Back in my day: The surprising stuff that happens at a radio reunion

“Once upon a time in old Melbourne town, there were two competing radio stations filled to the brim with the most excellent journalists. The years passed and they merged to become one big, happy family. More years passed and it was decided we really need to have a gathering.”

Reunions can be a funny and sometimes confronting way of reminding us that yes, times do change.

And by confronting, I mean getting smacked between the eyes with the reality of just how old (and possibly decrepit) you really are.

Now, whilst I’d like to think I’m a long way off ‘old person yelling at cloud’ territory, I’ll admit that after 33 years working in radio, I HAVE been guilty of saying “Back in my day.”

And yes, that phrase did crop up several times when I rocked up to a reunion of Triple M and Fox FM newsroom staff on Saturday.

The fact I’m also on the cusp of officially qualifying for an over-55s retirement village doesn’t help matters (God forbid I start saying “Kids of today” or “Get off my lawn!”)

It was a wonderful coming together of the generations: The assembled gathering of Nikole Gunn, James Lake, Brian Johnson, Eddie McGuire, Kevin Hillier, Christie Kerr, Maria Blampied, Ben Sathananthan, Brad ‘Hubba’ Houghton, Kris McKenzie, Sally Spicer and Catherine Garrett read like a who’s who of Melbourne radio across the decades.

As my hubby Kevin and I weaved our way around the busy table at Bell’s Hotel in South Melbourne, one of the first people to introduce themselves to me was Catherine.

I remember meeting Catherine very briefly during a tour of Triple M in the early nineties, back in the Bourke Street days when the station was located bang in the middle of Melbourne’s CBD.

That day, I clearly remember Catherine glancing over her shoulder and giving me a big smile whilst simultaneously waging war with a massive reel-to-reel tape machine.

Catherine told me that a standout memory of Triple M newsroom days is the fun and supportive colleagues she worked with.

“The camaraderie and joy of making live radio in the 90s. Drop edits and carts included!”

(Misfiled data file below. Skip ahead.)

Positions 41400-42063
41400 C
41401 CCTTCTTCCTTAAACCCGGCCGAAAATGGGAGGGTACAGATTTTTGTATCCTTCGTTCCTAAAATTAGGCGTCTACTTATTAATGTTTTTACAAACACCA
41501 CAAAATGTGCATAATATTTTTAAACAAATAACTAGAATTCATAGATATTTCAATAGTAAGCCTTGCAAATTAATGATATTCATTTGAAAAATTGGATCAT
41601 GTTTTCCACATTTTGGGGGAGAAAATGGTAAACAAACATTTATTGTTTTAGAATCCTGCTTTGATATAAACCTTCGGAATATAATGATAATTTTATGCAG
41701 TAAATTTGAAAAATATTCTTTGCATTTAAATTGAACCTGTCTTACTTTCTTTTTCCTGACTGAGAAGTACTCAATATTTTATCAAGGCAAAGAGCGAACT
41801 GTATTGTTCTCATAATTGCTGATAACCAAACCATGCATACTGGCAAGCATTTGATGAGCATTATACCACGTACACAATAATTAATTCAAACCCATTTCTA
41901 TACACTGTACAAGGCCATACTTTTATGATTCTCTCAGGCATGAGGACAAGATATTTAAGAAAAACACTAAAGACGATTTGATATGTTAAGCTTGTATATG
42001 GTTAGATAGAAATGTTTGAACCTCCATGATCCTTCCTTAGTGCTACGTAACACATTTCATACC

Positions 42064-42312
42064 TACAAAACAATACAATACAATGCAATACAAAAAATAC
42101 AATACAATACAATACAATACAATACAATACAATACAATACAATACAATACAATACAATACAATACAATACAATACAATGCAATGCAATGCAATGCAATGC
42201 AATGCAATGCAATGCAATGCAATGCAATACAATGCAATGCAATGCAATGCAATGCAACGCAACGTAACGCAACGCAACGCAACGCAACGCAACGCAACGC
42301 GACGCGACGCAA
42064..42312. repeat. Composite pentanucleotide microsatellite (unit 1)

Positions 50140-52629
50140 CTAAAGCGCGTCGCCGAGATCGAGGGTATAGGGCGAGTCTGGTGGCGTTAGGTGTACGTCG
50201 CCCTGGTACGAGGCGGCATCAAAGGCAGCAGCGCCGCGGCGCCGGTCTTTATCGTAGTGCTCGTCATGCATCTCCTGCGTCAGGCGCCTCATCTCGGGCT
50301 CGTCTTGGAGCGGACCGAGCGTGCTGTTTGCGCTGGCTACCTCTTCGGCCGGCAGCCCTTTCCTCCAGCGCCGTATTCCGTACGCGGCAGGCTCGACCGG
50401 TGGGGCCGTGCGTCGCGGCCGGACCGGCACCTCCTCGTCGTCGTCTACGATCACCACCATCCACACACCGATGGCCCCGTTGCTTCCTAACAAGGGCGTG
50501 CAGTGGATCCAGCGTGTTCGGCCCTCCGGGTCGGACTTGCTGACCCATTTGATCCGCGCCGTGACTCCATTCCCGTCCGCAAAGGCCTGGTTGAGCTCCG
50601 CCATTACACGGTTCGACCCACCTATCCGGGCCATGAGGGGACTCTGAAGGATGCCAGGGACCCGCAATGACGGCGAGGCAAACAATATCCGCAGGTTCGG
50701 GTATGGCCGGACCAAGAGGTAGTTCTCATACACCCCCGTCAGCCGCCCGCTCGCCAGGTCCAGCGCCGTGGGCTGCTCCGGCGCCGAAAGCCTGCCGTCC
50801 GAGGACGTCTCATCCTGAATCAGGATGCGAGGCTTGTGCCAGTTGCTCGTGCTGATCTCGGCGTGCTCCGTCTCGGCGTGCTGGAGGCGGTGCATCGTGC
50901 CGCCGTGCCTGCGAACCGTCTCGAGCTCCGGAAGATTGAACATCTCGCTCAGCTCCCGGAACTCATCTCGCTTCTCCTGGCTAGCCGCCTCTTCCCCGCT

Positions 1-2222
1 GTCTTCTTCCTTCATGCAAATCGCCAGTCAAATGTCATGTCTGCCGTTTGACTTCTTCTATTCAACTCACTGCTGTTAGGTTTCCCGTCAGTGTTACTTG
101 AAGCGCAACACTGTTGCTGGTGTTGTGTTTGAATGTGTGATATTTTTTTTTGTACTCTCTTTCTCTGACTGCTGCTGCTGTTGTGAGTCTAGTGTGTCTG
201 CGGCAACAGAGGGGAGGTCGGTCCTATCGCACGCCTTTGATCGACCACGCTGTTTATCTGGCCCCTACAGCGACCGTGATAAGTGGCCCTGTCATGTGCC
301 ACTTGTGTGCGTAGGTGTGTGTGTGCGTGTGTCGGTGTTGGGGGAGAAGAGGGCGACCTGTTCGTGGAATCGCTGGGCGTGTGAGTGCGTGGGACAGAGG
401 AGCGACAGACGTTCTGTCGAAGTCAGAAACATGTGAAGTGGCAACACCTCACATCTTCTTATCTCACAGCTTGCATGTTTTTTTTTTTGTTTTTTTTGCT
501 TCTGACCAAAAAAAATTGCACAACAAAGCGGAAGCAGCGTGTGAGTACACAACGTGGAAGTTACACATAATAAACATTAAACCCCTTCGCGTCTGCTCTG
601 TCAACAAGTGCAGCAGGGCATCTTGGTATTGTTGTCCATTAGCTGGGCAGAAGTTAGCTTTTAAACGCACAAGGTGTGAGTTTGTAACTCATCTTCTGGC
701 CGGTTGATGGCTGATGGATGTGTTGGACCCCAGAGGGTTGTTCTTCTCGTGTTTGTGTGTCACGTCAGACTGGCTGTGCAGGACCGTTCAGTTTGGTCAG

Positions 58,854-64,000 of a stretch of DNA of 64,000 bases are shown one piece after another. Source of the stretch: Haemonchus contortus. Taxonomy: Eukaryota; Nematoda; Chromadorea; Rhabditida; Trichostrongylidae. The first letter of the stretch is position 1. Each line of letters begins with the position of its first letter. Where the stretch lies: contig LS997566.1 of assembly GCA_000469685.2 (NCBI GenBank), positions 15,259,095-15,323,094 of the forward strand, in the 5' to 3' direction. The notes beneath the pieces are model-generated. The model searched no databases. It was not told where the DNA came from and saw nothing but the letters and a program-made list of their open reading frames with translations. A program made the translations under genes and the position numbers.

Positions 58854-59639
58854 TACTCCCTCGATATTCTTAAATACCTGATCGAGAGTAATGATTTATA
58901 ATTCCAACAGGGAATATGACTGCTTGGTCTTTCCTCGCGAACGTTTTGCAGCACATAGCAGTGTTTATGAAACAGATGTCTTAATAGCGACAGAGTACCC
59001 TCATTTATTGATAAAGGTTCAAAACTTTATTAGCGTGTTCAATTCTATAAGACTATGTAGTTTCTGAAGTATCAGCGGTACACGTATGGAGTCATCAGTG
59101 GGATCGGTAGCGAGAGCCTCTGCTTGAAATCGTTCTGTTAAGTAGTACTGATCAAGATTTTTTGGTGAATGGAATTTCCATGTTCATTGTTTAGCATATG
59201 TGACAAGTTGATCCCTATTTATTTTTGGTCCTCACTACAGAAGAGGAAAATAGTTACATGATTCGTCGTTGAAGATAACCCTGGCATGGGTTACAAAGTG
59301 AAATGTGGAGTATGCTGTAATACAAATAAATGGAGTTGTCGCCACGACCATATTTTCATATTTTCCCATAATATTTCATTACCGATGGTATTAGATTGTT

“Also, the laughs in my unexpected role of playing Mrs Wedgie on Martin Molloy’s Brown album in between news reads.”

A different cacophony of sounds made up the 1990s radio newsroom: The chipmunk noise as journos spooled through reel-to-reel interviews. Printers spitting out news copy. The thwack of the Telstra White Pages being slapped down on the desk. Landline phones going off everywhere. Towers of carts clattering to the floor en route to the news booth.

Back then, your biggest worry was making sure the bulk eraser didn’t bugger up your wristwatch.

But not only was this reunion a blast from the past. It was a window to the future.

When Sally Spicer introduced herself and sat down beside me for chat, I suddenly found myself looking forward instead of back, inspired by her energy and ideas.

Sally, a former SCA journalist, is now Communications Director for FW (Future Women), an organisation committed to achieving gender equality in Australian workplaces.

Sally and I talked about everything from radio workplace culture and how it’s changed, to podcasting and the rise and power of social media.

It was wonderful to hear about the workings of the media world from a millennial’s perspective, and I marvelled at radio’s transformation over the decades.

It did make me wonder, too, about the tendency to compare our individual radio journeys.

When it comes down to it, our own personal experiences are neither ‘better’ nor ‘worse.’ They’re simply different.

One thing we do all have in common though is that we have been lucky – so very lucky – to have been a part of the ride.

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